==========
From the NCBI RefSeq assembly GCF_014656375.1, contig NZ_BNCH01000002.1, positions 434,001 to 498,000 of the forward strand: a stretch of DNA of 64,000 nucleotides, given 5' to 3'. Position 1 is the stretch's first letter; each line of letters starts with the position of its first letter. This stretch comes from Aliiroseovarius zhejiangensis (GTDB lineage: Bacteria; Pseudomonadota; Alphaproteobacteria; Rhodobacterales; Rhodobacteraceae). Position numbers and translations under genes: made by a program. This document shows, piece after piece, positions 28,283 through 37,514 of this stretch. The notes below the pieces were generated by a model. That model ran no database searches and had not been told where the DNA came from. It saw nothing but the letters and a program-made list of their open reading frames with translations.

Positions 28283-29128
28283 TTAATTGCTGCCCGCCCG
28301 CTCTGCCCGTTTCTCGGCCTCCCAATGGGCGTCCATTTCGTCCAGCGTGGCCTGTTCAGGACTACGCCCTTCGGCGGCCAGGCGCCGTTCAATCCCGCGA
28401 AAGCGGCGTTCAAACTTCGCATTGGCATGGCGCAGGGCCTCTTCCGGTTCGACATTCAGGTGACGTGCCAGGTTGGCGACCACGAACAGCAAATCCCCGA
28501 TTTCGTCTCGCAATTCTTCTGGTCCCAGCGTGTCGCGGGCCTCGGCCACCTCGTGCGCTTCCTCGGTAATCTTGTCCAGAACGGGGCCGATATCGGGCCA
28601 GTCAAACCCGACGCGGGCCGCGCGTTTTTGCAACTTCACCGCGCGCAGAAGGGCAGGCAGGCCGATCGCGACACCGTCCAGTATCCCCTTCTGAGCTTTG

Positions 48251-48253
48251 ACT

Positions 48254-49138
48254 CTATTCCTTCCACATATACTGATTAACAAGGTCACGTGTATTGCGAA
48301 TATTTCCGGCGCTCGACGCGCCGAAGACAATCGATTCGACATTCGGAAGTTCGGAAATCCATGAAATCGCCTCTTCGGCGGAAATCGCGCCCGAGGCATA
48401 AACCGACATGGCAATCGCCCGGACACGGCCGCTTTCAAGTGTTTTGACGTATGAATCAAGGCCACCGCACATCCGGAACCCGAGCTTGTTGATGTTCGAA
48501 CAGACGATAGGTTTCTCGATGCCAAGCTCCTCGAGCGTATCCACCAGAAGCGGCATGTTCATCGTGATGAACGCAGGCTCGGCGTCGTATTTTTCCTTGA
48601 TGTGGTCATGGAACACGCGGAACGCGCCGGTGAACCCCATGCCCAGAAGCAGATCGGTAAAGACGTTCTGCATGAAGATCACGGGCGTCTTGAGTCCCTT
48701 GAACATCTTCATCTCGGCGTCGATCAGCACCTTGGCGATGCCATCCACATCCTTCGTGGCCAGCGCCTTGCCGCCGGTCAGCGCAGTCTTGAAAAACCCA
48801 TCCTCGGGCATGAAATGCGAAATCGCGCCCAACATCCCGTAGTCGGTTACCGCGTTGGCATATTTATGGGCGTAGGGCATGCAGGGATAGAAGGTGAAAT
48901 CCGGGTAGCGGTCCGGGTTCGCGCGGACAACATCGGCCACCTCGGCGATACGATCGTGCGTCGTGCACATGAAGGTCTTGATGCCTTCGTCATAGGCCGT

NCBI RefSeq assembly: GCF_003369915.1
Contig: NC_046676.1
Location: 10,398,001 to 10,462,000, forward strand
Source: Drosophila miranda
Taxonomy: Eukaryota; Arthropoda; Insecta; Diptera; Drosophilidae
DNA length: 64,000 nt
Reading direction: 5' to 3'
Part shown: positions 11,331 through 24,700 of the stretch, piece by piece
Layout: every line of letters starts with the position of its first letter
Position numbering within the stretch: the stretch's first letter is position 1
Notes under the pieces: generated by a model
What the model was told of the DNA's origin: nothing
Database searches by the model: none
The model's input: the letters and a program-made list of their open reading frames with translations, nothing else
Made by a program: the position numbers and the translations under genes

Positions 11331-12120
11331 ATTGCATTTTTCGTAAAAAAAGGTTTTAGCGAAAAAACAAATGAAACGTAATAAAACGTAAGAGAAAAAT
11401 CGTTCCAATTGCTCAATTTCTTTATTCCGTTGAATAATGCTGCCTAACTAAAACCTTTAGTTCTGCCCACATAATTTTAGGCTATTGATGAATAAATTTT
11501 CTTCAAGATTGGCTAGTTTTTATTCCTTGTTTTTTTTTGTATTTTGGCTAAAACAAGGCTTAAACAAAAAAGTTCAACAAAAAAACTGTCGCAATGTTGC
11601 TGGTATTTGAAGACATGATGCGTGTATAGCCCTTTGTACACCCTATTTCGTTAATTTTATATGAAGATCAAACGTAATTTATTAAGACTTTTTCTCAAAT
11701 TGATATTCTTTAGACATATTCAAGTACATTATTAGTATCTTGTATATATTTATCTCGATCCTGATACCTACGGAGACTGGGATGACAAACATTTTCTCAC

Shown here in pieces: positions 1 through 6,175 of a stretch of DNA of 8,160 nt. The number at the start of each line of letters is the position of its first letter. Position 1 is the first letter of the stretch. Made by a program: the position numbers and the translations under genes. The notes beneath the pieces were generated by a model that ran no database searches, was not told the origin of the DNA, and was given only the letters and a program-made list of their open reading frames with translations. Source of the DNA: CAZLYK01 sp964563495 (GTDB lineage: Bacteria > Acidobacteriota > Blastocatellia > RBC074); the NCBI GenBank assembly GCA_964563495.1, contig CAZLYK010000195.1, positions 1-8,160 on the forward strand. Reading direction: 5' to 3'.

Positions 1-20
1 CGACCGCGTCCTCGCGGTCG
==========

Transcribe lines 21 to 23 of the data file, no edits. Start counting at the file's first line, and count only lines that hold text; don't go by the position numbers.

Location: 10,398,001 to 10,462,000, forward strand
Source: Drosophila miranda
Taxonomy: Eukaryota; Arthropoda; Insecta; Diptera; Drosophilidae